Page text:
What: Undocument and Unafraid: An Evening of Film & Conversation
When: Friday, April 13th, 2012, 6pm–9pm
Where: 934 Brannan Street (between 8th & 9th), San Francisco, CA 94103
How much: $5 admission, NOTAFLOF. Click here for advance tickets.
Drawing upon the work of four bold filmmakers, we will participate in a dialog about what we can do as artists and individuals to create a sea change in the social and political climate currently faced by undocumented youth and adults, and to challenge the dominant frame of criminality and punishment.
“Immigration represents a major human rights battle of our time, with deportations surpassing a record-breaking 1,000,000 and Congress failing to enact any type of legislation that would provide relief to the estimated 12 million undocumented. In 2010, 250 anti-immigrant laws and resolutions modeled on Arizona’s SB1070 were passed, while 2011 yielded devastating state laws in Alabama, Florida, Georgia, South Carolina and Utah.” – Favianna Rodriguez, CultureStrike
Between films we will discuss with these directors the intersection of creativity and activism, the role of independently produced media, community challenges, and tactics for grassroots resistance. Perhaps most importantly, we will gain a deeper understanding of the actual experience of being undocumented from the directors and audience members whose daily realities include a deficit of rights and opportunities.
Screenings include an excerpt from “Under Arpaio” by Jason Aragón, a full screening of “Sin País” by Theo Rigby, and a collection of shorts by Dreamers Adrift co-founders Jesus Iñiguez and Julio Salgado.
About Under Arpaio: Arizona’s Sheriff Joe Arpaio is world renowned as the self-proclaimed Toughest Sheriff in America”. He is infamous in the media through his antics of forcing inmates to wear pink underwear, work on chain gangs and live in tents. Arpaio is also an unapologetic crusader against illegal immigration. What is less known are people’s stories of how their communities are affected by the media attention and tactics used by the Sheriff.
This documentary shows the people in the Phoenix area rarely seen in the national spotlight, yet who are on the front lines as Arpaio continues to conduct raids on migrant and Latino neighborhoods, ignore bad jail conditions, and waste hundreds of millions of dollars in taxpayer money. “Under Arpaio” features activists, low-income residents, attorneys, reporters, elected officials, and indigenous people who speak truth to power.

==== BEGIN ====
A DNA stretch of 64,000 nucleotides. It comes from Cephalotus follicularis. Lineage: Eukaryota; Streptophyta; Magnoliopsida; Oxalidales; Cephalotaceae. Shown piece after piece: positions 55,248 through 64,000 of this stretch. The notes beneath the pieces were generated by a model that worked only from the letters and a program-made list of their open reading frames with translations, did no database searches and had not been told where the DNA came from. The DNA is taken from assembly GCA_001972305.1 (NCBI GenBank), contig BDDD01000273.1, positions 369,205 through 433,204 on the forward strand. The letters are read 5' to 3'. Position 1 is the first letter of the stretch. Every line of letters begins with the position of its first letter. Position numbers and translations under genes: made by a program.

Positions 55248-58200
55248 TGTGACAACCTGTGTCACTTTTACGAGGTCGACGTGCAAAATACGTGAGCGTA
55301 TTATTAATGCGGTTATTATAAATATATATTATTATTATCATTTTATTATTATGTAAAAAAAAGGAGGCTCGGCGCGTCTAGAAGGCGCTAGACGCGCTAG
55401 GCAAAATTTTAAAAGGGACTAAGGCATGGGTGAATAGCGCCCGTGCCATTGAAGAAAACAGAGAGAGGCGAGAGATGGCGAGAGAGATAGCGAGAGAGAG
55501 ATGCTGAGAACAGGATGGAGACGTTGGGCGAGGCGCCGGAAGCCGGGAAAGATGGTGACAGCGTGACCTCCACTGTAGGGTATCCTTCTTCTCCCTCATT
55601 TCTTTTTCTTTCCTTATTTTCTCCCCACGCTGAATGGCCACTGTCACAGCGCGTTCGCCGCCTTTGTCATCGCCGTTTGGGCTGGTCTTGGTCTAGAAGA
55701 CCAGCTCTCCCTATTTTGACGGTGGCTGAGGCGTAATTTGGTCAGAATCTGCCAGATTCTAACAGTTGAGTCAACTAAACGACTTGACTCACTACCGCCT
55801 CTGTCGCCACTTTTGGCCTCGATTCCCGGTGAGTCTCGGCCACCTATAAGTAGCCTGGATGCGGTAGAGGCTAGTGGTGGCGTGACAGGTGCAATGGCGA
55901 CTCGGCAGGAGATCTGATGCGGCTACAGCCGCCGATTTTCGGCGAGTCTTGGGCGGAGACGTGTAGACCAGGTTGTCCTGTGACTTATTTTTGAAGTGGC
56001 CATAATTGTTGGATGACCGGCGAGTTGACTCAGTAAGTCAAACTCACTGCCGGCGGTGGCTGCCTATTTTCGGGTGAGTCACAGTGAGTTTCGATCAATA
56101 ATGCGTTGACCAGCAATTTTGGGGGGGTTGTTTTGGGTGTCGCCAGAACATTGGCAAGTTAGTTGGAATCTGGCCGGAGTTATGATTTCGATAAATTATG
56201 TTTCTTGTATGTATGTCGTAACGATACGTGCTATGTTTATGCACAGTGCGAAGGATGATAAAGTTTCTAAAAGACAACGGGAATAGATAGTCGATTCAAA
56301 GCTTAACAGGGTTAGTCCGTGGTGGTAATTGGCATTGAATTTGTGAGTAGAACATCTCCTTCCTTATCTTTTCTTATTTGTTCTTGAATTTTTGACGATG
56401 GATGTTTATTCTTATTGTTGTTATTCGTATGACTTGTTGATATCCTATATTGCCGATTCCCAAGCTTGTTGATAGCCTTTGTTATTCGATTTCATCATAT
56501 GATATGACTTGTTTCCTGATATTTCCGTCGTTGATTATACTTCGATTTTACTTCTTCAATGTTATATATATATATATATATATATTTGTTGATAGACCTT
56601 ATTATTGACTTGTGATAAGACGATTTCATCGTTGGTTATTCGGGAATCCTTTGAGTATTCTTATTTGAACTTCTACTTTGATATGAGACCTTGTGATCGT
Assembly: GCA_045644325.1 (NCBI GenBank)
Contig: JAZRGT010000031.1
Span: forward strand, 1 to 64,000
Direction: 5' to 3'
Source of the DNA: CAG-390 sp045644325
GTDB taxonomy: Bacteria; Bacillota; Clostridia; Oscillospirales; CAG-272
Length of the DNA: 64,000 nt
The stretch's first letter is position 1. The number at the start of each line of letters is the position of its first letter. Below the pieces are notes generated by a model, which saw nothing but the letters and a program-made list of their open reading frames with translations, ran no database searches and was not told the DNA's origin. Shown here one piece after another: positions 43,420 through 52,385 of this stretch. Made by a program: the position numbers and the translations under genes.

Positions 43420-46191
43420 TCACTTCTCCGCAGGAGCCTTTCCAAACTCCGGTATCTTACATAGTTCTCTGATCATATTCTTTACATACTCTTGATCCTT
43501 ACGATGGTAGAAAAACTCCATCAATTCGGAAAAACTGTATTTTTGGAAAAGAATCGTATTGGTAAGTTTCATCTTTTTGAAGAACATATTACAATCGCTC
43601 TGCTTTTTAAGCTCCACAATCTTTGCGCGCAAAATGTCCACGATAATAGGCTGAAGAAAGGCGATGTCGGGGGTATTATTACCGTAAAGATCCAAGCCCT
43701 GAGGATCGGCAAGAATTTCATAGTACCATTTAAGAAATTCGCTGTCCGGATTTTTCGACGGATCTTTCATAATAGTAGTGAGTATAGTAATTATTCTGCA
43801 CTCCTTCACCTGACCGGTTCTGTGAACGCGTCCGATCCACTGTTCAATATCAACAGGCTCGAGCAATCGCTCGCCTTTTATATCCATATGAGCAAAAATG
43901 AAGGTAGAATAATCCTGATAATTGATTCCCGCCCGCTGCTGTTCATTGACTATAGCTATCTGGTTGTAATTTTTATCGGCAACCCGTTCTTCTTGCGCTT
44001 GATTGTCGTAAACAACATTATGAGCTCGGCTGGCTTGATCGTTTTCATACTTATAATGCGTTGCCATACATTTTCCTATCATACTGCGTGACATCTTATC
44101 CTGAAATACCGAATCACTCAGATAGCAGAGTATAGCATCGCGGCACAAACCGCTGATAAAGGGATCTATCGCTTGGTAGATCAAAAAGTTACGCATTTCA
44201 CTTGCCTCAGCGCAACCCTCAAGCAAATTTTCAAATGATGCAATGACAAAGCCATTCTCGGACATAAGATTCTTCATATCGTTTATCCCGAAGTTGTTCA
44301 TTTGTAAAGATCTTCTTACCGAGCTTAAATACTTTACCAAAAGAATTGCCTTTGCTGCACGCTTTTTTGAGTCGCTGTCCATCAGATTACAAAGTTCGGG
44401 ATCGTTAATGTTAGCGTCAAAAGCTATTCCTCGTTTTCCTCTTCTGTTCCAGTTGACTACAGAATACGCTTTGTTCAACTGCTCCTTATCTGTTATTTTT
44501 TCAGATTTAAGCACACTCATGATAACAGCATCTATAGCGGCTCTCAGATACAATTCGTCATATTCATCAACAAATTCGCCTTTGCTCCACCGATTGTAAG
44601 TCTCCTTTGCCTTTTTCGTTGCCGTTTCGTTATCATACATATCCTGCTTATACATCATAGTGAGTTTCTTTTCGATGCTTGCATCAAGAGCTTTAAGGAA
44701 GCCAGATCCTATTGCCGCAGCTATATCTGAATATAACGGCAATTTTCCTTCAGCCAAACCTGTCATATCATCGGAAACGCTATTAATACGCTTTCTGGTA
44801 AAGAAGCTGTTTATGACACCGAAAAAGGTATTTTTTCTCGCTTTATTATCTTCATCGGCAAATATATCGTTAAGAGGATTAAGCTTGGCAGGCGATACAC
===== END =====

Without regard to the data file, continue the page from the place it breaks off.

“Under Arpaio” is currently on a grassroots tour and fundraising campaign. To find out more or to contribute, please visit http://underarpaio.com.
About Sin Pais: “Sin País” (Without Country) attempts to get beyond the partisan politics and mainstream media’s ‘talking point’ approach to immigration issues by exploring one family’s complex and emotional journey involving deportation.
In 1992, Sam and Elida Mejia left Guatemala during a violent civil war and brought their one-year old son, Gilbert, to California. The Mejia’s settled in the Bay Area, and for the past 17 years they have worked multiple jobs to support their family, paid their taxes, and saved enough to buy a home. They had two more children, Helen and Dulce, who are both U.S. citizens. Two years ago, immigration agents stormed the Mejia’s house looking for someone who didn’t live there. Sam, Elida, and Gilbert were all undocumented and became deeply entangled in the U.S. immigration system.
“Sin País” begins two weeks before Sam and Elida’s scheduled deportation date. After a passionate fight to keep the family together, Sam and Elida are deported and take Dulce with them back to Guatemala.
With intimate access and striking imagery, “Sin País” explores the complexities of the Mejia’s new reality of a separated family–parents without their children, and children without their parents.
For more information, please visit: http://sinpaisfilm.com/.
About Dreamers Adrift: Dreamers Adrift is a creative project ABOUT undocumented youth, BY undocumented youth, and FOR undocumented youth.They are trying to document the undocumented. They are putting their lives on display through videos, art, music, spoken word, prose and poetry.They are 4 Lives… 4 College Grads… Representing 1 DREAM for countless others.
“Their recent “Undocumented and Awkward” episodes have brought national attention to what is really like to live as an undocumented human being in the United States. Through humor, they try to tackle issues that range from blind dates to the intersectionality of being queer and undocumented. Though they support the passage of the DREAM Act, a bipartisan legislation that would give undocumented youth a path to citizenships, these videos are also an empowering tool for youth and their parents alike to empower themselves and not feel like criminals.”
For more information, please visit: http://dreamersadrift.com/.
About the Organizer:
Undocumented and Unafraid: An Evening of Film & Conversation was organized by Favianna Rodriguez and CultureStrike as part of I Am Crime: Art on the Edge of Law, a SOMArts Cultural Center exhibition March 9–April 19.
Image above by Dreamers Adrift artist Julio Salgado